Maybe he’s wrong on one count: Surely the NPR and “popular press” type historians that so irritate him are *trying* to do that; i.e., they are trying to “paint a picture,” or “be conversational,” or “be good storytellers,” or whatever else they imagine will appeal to the typical NPR listener (educated, intelligent, but not necessarily “intellectual”). In other words, this author finds that speakers who employ HP when past tense would serve logically just as well are patronizing their audiences. (Terry Gross employs exactly this technique when she’s speaking to Southern or African American guests. She starts dropping all of her final G’s in gerunds and other -ing constructions, and trying to meet her guests “on their level.” It’s pretentious and awful.)
But does this mean that the college students of the anonymous author whom you criticize shouldn’t learn to use tenses “properly,” given their audience? Is it wrong for students to learn that, no matter one’s moral qualms about such a fact, the fact remains that readers/listeners will judge them if they can’t operate with the jargon and within the linguistic register standard for their field? Sure, teachers should seek “to both affirm existing linguistic abilities among their students and also to expand their repertories,” but affirmation for affirmation’s sake is as unproductive as stupid prejudice. They may communicate really effectively among their peers by beginning every sentence with “Like” and ending every sentence with “you know” (or if you’re in South Africa, with “yeah”), but shouldn’t such mannerisms be drummed out of them at this stage, or at least shouldn’t they understand that they can hurt them in the long run? My guess is that you’re not a college professor. If you were, then your mind might be changed by the number of times you were to read sentences like “Abraham Lincoln issues the Emancipation Proclamation in 1863, and the slaves are officially freed.”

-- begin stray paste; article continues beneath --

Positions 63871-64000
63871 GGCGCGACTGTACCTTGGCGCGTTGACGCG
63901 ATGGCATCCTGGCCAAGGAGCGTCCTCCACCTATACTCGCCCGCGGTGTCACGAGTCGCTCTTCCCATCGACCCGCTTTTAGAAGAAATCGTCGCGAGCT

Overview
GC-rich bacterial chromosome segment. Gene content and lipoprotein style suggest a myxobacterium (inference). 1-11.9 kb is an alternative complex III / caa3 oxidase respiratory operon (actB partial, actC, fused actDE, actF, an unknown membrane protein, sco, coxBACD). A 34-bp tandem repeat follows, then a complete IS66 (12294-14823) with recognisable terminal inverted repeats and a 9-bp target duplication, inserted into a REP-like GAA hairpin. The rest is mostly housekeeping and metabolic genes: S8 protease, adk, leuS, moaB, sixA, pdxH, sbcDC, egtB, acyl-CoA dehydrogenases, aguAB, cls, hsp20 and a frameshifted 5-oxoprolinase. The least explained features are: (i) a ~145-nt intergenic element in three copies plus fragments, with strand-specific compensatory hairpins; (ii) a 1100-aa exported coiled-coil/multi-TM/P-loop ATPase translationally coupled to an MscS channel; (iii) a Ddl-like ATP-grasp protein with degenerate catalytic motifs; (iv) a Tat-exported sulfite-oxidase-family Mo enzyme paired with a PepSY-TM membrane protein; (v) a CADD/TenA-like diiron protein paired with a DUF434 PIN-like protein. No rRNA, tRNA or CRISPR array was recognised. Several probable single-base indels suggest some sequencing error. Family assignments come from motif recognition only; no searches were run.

So I guess that I believe that a historian really should use the past tense for events that happened in the past, and the use of HP strikes me, too, as ineloquent and unnecessary. Arbitrary taste? Maybe. But writers and speakers are there to be judged, by criteria established by a particular reading culture.
Thanks for the extensive and well thought out response. It’s actually inspired me to put up another post about one of the issues that you raise (https://linguisticpulse.wordpress.com/2013/05/02/on-the-logics-of-language-yes-logics-with-an-s/). In particular, in this post I explain in more detail why annoyances about language are not matters of “correct” and “incorrect” but are in fact based in arbitrary preferences.